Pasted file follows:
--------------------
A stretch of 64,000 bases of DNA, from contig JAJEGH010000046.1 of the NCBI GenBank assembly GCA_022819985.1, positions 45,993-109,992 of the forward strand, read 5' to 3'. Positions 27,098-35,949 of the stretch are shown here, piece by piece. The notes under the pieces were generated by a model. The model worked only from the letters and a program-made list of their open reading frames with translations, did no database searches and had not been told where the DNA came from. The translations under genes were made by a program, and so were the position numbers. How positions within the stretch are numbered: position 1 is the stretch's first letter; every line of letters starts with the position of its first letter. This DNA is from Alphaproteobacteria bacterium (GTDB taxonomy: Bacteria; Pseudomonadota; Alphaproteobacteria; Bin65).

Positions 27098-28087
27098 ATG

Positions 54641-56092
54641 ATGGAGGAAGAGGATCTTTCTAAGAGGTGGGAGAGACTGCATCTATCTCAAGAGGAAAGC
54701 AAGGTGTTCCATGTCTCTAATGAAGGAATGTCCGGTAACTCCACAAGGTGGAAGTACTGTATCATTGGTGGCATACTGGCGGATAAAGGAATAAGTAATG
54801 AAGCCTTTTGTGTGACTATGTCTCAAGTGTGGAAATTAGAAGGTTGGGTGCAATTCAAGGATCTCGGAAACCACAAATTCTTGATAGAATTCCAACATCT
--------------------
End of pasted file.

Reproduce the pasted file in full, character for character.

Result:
A stretch of 64,000 bases of DNA, from contig JAJEGH010000046.1 of the NCBI GenBank assembly GCA_022819985.1, positions 45,993-109,992 of the forward strand, read 5' to 3'. Positions 27,098-35,949 of the stretch are shown here, piece by piece. The notes under the pieces were generated by a model. The model worked only from the letters and a program-made list of their open reading frames with translations, did no database searches and had not been told where the DNA came from. The translations under genes were made by a program, and so were the position numbers. How positions within the stretch are numbered: position 1 is the stretch's first letter; every line of letters starts with the position of its first letter. This DNA is from Alphaproteobacteria bacterium (GTDB taxonomy: Bacteria; Pseudomonadota; Alphaproteobacteria; Bin65).

Positions 27098-28087
27098 ATG

Positions 54641-56092
54641 ATGGAGGAAGAGGATCTTTCTAAGAGGTGGGAGAGACTGCATCTATCTCAAGAGGAAAGC
54701 AAGGTGTTCCATGTCTCTAATGAAGGAATGTCCGGTAACTCCACAAGGTGGAAGTACTGTATCATTGGTGGCATACTGGCGGATAAAGGAATAAGTAATG
54801 AAGCCTTTTGTGTGACTATGTCTCAAGTGTGGAAATTAGAAGGTTGGGTGCAATTCAAGGATCTCGGAAACCACAAATTCTTGATAGAATTCCAACATCT